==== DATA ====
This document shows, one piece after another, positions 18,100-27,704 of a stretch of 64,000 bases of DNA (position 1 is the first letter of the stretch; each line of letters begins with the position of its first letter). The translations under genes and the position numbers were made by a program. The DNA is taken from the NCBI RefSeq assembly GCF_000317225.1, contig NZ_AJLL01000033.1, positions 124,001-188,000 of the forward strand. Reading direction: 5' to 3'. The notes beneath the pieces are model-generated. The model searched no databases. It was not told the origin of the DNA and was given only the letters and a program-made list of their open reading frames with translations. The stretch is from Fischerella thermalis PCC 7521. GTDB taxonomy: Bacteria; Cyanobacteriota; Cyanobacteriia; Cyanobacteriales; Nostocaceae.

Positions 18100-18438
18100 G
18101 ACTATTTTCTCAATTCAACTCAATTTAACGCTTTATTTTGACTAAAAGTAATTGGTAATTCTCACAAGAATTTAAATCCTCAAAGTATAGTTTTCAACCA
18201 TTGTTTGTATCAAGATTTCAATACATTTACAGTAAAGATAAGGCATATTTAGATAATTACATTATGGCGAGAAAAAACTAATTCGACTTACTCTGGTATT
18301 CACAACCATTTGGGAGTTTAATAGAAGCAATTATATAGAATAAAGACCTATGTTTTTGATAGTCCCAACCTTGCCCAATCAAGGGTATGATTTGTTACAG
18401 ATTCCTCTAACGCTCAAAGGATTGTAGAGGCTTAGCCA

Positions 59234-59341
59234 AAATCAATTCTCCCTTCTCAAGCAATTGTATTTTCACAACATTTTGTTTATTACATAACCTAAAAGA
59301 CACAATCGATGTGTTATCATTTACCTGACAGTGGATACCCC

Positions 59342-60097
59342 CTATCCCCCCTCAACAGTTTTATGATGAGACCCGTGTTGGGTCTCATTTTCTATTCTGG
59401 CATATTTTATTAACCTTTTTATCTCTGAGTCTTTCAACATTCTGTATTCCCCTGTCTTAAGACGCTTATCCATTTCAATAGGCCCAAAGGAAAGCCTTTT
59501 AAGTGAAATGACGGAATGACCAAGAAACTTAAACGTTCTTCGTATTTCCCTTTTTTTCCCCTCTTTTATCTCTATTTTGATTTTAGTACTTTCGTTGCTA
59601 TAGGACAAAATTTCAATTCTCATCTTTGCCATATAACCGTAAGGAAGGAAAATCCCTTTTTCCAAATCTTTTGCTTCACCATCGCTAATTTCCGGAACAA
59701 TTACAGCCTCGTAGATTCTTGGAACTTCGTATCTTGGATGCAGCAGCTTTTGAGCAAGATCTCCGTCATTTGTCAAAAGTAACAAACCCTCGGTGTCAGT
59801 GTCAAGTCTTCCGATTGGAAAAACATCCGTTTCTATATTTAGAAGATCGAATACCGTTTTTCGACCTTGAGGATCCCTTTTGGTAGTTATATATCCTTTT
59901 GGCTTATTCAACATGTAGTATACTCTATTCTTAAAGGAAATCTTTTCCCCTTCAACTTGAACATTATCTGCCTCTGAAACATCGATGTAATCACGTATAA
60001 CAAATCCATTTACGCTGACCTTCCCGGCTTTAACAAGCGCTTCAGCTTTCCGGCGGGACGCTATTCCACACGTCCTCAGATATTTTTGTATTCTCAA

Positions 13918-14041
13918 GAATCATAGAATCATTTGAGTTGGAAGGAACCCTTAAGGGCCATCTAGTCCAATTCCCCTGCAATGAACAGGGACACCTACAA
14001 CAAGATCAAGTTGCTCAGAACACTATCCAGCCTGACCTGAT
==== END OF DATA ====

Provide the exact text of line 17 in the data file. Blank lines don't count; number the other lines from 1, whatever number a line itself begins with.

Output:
59801 GTCAAGTCTTCCGATTGGAAAAACATCCGTTTCTATATTTAGAAGATCGAATACCGTTTTTCGACCTTGAGGATCCCTTTTGGTAGTTATATATCCTTTT